Thursday, July 29, 2010

A Short Drive to a Mid Mid Life Crisis

I just printed and mailed the most recent version of my memoir to an agent who, last spring, said she'd look at it again if I reworked it substantially. I have done so. It's better, it's closer. I lost enthusiasm when the box slid down the mail slot at the post office. I'm tired of trying. I don't even want to send things out anymore, to tell you the truth. It just isn't worth the time of finding places, preparing envelopes, and mailing. Not for 1-2 acceptances per year.

Today a rejection came for my poetry manuscript. I'm used to these, but I felt good about this press. Two chapbooks have been printed from the contents of this book, and yet no one takes the book. There's a lot of crap out there, and I know I'm at least as good as all of it.

Which makes me think about poetry book contests. So many are, if you look from year to year, clearly slated toward a few people and their particular mode or style. Those 6 people might as well be the only ones entering each year. What a club.

I'm unhappy with my job to boot. Not the teaching, not the time with students, not that, but the pay, the stuck in Low Pay Ville, the use-you-and-lose-you beast that has become higher ed. I feel chewed up. Roto-tilled. I'm wasting my life.

In two months the garden will be nearly done blooming, leaves turning, weather cooling, the school year in full swing. And the only thing that can fulfill me and keep my head above water is to chip away, bit by bit this fall, at the research for the next memoir. I think. I hope.

As I was driving to the post office and back, I passed people on the downtown Lincoln sidewalks. A man walking, leaning back to counterbalance his belly, swinging a lunch pale. A woman in high heels and pressed black pants with those large "can you see me" sunglasses women wear these days. A city worker watering a young tree. Another young woman in very high shorts wearing white tennis shoes and black socks. Two GQ men walking side by side and into a coffee shop. Two plum middle-aged women who seemed to have lived a hard life, judging from their scowls and leathered skin, leaning back in folding chairs behind tables of colorful clothes, plastic, and what not arranged on a short driveway.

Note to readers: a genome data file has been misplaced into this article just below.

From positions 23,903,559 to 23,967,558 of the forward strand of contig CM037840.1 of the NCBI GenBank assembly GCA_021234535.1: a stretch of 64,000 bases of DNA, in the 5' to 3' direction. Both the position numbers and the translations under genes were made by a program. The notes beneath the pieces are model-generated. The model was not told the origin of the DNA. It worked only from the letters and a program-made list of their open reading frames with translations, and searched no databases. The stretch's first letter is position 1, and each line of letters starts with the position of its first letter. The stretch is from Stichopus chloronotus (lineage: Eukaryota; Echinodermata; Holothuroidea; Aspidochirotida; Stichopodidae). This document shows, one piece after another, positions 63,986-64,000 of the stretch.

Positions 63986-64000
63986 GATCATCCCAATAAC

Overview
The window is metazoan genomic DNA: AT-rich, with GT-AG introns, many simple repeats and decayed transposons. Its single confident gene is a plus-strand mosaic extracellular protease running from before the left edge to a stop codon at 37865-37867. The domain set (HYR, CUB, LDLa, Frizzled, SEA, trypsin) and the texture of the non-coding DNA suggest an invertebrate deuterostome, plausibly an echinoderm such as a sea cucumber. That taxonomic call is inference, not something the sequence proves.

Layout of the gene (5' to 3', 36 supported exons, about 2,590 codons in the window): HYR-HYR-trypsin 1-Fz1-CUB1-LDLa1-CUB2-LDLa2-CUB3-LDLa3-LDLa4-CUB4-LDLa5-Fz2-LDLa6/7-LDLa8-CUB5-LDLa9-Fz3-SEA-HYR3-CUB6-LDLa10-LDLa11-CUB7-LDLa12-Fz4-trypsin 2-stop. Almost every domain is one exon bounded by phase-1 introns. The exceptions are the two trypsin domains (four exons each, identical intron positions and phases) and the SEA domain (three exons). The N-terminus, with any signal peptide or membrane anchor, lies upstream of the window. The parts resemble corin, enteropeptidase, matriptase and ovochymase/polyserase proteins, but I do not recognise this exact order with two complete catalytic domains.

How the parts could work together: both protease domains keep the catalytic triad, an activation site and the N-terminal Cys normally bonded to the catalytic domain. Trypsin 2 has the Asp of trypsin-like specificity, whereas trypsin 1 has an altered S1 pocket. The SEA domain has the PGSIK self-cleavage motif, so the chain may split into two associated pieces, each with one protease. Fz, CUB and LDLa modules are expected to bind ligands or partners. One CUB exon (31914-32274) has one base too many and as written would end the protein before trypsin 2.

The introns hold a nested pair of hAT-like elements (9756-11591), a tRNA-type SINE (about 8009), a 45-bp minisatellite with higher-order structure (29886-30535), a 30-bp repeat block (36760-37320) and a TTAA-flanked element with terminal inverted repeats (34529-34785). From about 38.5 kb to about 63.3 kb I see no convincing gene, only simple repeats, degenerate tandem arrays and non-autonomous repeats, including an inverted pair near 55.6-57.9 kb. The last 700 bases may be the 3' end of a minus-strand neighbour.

We are all so similar and so different. We have no idea how each person lives inside their house, in that row of houses there in the middle of what was once a corn field. But we know they want similar things, to be healthy, happy, loved, and full. And yet it is so hard to live. I know I don't even have a clue, privileged as I am.

I suppose I feel like an emo kid today, and I wonder if they don't live richer lives in their solipsistic turmoil, because at least they feel deeply, even if those emotions are completely inward, dark, and draining. The older I get the less I feel deeply, the harder I have to try to do so. All I have left are these words, and they pale in comparison to what's out there, right now, living, failing, falling, celebrating, changing. All I know is I feel quite stagnate. Like some bronze statue of a bison in the middle of a park celebrating a dead culture, more for its nostalgiac value than the intrinsic longing and realization to be something better than we are right now.

After | Life

I stayed in the shower as long as I could,
then posed before the steam-shot mirror,
trying to remember what Frost said
about ghosts: if the dead are souls,
surely they don't have them? I've read
arguments about whether ghosts exist,
but none that tell if you are one.
I know a dozen times I could have died--
the fever that spiked in my sleep, a crash
two lanes away, the alley I avoided.
The people I see in the grocery store and the park
don't seem dead. I might be haunting them,
though they look frightened only by their lives'
ordinary burdens. I feel different than I did
last night--lonelier and less afraid.
If that was life, this morning must be after.

-- Carrie Shipers, from Ordinary Mourning


mr_subjunctive said...



Ginny said...

Have you heard the story, told some years ago by journalist Bob Greene, about the writer who, frustrated and discouraged by all of his rejection slips, copied word for word the National Book Award winner's novel from a previous year and submitted it as his own? The reply he received was that it was "reminiscent of (the award winner)" but wasn't up to their standards. The point being that all those rejections aren't really a reflection on the quality of one's work.
I know that doesn't lift your spirits, though. . .
I have often said that those who contribute most to society (teachers, ministers, rescue workers, non-profit employees) are at the low end of the income scale. My husband was a newspaper editor for many years before being laid off two years ago. Now he works for a non-profit. He's a writer, too, with many, many rejection slips to his credit. My son got his MFA in Poetry, taught for one year at the University, and then realized his future was uncertain so he went to law school.